See it if You want to feel connected to a wonderful artist you probably never heard of. She will reach out of the past and touch you.
Don't see it if You are not interested in history. You want a more intense, fast paced experience.
See it if you are interested in historical plays about mostly unknown people; this play will entice you to find out more about Alice and her work.
Don't see it if you dislike historical plays; you dislike slightly less than top professional productions with minimal scenery, good but not great acting.
See it if you enjoy story telling with your music. Jomama is a wonderful raconteur as well as a mesmerizing chanteuse. And can quickly change outfits.
Don't see it if you don't like cabaret or story telling with your music.
See it if you love NY history, photography, love stories, theatrical staging and intelligent story-telling.
Don't see it if you want fluff.
See it if You love classics. Remodeled
Don't see it if No reason
See it if See it if you can
Don't see it if You should see it
"The appealingly modest 'Alice in Black and White' straightforwardly tracks the life of this double pioneer...The show is at its best when it follows Austen at work and in love, especially since Kepler and Ellis have an affectionate rapport. Rice and the director lose their grounding when they turn to Jensen’s efforts to track down Austen’s photos, and the attempts at humor there are strained. You can only impatiently wait for Austen to come back in focus."
"Beautifully written, splendidly directed, and featuring an excellent cast, this is one to see…Jennifer Thalman Kepler is superb as Alice Austen…’Alice in Black and White’ is an extraordinary testimony to Alice Austen's work, her lifestyle and her legacy. The intimate setting of 59E59 Theaters is ideal for the show's presentation. This is a very important, brilliantly conceived show that shares the ideals of one woman, ideals that have timeless significance."
"'Alice In Black and White' is an intimate portrayal of Alice Austen—an unconventional, daring, slice-of-life photographer who focused on 'Street Types of New York' for over 40 years. Robin Rice’s play is structurally uneven and confusing which detracts from a meaningful perspective of Austen’s complicated life choices and what sacrifices she made becoming America’s first female photo-journalist."
“Although awkward and obvious in moments, Rice’s play is an important tribute to a great artist. If ‘Alice’ inspires visits to the Alice Austen House in Staten Island it will have served an important benefit...Directed by Kathi E.B. Ellis, some of the acting, particularly at the beginning of the play, might have been more earthbound and realistic, but Ellis wisely picked up the tempo and found breathless hope in the face of life’s tragic circumstances.”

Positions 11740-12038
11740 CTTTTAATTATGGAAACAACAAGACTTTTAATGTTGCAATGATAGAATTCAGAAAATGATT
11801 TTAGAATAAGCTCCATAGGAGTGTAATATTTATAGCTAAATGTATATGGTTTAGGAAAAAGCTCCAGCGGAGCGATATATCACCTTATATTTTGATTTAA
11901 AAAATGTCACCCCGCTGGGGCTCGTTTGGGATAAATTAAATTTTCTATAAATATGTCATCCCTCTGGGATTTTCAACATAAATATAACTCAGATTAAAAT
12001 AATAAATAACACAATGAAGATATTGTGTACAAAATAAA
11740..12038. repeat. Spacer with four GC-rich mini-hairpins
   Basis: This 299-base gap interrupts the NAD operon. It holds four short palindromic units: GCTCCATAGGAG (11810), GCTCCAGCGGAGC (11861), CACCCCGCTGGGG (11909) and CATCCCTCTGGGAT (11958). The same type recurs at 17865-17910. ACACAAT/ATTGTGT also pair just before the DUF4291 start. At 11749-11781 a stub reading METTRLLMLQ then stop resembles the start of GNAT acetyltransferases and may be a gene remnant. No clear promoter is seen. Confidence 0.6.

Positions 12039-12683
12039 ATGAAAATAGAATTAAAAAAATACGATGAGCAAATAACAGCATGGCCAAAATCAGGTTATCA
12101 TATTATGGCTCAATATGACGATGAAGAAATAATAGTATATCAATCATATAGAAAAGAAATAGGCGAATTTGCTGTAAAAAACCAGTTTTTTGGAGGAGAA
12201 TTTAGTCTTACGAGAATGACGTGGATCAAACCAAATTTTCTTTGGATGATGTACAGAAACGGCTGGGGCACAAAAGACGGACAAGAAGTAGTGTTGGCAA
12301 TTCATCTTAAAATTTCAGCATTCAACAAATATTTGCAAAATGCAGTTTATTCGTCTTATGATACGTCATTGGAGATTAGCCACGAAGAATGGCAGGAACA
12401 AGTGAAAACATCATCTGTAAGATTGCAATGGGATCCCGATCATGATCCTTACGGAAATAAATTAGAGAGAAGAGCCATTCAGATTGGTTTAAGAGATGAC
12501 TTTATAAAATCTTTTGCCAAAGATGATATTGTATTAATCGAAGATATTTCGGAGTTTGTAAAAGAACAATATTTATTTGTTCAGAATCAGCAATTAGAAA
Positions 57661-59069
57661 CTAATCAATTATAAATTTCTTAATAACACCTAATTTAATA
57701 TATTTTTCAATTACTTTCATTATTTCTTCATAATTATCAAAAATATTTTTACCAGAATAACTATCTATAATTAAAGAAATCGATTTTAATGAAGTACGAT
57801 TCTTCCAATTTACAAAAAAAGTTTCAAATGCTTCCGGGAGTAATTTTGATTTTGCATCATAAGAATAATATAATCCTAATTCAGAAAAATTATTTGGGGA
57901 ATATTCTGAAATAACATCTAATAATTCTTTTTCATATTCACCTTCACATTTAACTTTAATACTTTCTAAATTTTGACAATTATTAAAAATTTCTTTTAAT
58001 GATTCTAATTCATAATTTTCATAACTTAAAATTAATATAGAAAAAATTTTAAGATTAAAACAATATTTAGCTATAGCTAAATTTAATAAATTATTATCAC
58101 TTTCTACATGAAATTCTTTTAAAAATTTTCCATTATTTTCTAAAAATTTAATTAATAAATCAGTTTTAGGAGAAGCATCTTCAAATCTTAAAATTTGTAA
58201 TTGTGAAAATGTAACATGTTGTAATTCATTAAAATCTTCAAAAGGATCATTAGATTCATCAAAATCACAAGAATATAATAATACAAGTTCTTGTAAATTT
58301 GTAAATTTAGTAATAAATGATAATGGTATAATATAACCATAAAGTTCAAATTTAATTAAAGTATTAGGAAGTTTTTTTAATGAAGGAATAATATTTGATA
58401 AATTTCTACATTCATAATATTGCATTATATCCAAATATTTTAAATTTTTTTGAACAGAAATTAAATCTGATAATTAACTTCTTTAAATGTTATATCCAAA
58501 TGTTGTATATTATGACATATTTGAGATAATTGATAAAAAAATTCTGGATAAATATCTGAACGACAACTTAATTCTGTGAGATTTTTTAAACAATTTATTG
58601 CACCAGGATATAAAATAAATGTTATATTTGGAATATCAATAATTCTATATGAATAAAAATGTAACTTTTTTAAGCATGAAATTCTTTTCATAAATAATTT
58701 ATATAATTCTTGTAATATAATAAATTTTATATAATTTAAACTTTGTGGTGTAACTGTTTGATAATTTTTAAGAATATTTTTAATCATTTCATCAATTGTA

“It all comes off more like an outline for would probably work better as a filmed documentary than this play. Unfortunately, the interspersed scenes that try to add a bit of suspense...are more intrusive than smoothly or interestingly integrated...In fairness to director Kathi E. B. Ellis, it's challenging to move actors and props on and off this tiny stage...While ‘Alice’ is a flawed play, it does introduce us to a little-known game changer.”
“Alice Austen was a woman ahead of her time. Born during an era and in a society when there were not many options for women besides becoming a wife and mother, Alice was an unmarried, childless lesbian who lived with her girlfriend Gertrude Tate...Lovingly captured in ‘Alice in Black and White' by playwright Robin Rice, director Kathi E.B. Ellis and members of the Looking for Lilith Theatre Company, Alice was a true pioneer; a feminist decades before anybody started using that term.”
"While Rice’s play fails to bring her subject to life, the same is true of the production, which uses seven actors to play 16 characters, although no one has the requisite versatility to play multiple roles. There are several moments when it’s anyone’s guess as to who some people are. The greatest challenge is faced by Kepler, who has to age incrementally throughout and who can do little more than depend on embarrassingly hoary stage clichés in doing so."
"Rice reveals Austen’s history one piece at a time, separating the years with another story...This secondary storyline is an odd fit for the play...'Alice in Black and White' works well as commentary on the evolution of women’s rights in America, from Victorian times through the 1950s. It also makes a moving point about the women of Austen’s generation, who were brought up being told they were worth only what their wombs could produce."